The curb has always been used as transactional space for municipalities. Long before the invention of the parking meter, curb space was used to house street vendors, performance art, and information exchange. With this dynamic use of the curb, it’s no surprise that the recent surge in micromobility uses the curb to conduct transactions. Although many cities have been able to effectively manage curb space for automobiles, cities continue to struggle with managing micromobility operations.
“The dilemma of managing micromobility operations that offer dockless scooters, electric bicycles, and bike scooters is a result of a misalignment in oversight and policy approach to this industry,” explains Kimley-Horn’s Jeshua Pringle, CAPP (Atlanta). “Typically, cities permit micromobility operations the way they would traditional brick-and-mortar businesses. After describing their business and paying for a global operating permit, micromobility operators can conduct their business with minimal oversight. Rather than using general business permitting principles, cities should look to parking for strategies to manage micromobility.”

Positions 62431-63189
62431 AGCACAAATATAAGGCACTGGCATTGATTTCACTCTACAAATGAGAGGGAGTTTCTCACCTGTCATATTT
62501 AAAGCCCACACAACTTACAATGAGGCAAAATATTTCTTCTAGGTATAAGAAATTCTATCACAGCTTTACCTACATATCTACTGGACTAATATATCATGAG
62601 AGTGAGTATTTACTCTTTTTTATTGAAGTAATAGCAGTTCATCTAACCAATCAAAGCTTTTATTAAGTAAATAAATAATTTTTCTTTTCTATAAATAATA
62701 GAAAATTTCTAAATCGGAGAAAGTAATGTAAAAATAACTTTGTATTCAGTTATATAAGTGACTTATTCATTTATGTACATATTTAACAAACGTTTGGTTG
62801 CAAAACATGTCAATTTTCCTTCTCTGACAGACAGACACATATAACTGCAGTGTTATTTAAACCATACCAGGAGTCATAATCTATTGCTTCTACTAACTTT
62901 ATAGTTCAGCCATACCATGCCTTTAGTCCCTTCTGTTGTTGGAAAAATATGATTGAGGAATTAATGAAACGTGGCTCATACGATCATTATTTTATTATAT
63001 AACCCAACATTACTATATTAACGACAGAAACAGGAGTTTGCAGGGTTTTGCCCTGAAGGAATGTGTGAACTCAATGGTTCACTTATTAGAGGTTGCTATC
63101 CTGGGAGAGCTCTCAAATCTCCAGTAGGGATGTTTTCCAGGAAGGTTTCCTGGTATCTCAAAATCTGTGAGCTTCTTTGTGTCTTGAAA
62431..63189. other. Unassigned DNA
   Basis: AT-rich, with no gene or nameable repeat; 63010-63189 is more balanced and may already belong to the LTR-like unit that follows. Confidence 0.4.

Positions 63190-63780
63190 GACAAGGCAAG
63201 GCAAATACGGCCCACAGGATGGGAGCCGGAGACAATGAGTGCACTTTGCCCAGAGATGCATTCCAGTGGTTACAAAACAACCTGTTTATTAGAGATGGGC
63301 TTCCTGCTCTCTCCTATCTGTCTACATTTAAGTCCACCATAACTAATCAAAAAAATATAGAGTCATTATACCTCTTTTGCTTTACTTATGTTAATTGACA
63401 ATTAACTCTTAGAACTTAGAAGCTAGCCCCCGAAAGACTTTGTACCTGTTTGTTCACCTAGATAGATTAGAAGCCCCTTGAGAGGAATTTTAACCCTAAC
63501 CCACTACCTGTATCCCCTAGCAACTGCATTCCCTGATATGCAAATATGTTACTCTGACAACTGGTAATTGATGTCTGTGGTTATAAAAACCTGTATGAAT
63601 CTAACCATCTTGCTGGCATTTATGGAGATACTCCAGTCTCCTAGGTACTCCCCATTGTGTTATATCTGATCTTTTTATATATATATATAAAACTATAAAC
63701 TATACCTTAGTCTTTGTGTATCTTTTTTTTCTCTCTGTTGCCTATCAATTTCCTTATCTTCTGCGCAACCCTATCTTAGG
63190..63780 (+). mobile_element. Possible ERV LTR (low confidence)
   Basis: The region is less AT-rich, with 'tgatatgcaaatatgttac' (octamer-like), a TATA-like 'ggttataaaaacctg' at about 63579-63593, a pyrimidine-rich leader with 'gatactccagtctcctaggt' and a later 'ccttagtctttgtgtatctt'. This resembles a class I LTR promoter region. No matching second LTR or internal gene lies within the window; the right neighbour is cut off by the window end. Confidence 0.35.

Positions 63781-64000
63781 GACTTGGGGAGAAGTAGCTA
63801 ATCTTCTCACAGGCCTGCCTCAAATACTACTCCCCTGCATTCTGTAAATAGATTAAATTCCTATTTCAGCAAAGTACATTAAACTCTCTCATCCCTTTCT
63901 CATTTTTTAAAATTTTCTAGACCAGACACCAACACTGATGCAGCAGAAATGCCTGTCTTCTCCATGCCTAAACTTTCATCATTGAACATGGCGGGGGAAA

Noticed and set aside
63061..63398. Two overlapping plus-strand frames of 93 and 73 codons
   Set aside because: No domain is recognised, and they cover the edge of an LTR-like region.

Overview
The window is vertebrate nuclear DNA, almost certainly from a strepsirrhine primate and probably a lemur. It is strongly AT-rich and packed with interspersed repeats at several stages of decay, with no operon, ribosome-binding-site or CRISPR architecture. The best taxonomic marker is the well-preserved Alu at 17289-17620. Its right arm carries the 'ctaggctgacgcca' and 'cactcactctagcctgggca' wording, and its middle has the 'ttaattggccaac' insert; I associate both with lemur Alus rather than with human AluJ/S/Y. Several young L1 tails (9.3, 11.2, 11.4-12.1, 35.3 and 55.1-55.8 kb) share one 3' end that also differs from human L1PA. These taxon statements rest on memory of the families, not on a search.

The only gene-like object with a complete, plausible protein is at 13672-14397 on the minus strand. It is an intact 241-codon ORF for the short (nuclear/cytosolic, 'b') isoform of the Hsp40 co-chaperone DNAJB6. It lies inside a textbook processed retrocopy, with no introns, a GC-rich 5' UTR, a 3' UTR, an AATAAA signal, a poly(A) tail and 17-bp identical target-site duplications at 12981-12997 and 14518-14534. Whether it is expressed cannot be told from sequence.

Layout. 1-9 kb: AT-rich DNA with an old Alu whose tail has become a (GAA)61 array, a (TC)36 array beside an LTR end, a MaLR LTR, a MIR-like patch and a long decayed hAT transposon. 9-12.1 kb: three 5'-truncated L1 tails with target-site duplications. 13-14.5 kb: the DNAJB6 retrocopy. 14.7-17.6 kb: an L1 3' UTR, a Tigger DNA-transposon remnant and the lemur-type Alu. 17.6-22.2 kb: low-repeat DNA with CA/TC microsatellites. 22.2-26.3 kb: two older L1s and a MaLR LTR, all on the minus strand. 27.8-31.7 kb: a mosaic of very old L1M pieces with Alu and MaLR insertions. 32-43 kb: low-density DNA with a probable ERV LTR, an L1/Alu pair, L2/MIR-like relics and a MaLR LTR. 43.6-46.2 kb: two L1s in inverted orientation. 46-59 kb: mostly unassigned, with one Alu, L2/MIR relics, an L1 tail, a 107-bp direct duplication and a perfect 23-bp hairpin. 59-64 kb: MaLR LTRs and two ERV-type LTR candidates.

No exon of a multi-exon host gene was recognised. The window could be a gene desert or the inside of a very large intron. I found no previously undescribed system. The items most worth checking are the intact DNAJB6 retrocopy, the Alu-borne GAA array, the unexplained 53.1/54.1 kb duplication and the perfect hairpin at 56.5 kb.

While micromobility operations use a dockless model for parking devices, cities can designate approved parking and no parking areas. Analog approaches to designating approved parking areas—paint, signage, and decals—do not connect to the digital platforms that micromobility operations use.
Similar to the pay-by-app options for vehicle parking, micromobility transactions can incorporate digital designated zones and leverage the QR code platform that micromobility operations already employ. Users can “check in” devices in approved parking areas by scanning QR codes placed on municipal signage. By incorporating the QR scanning into the end-ride process, users will be required to place devices in designated parking areas adjacent to the signage.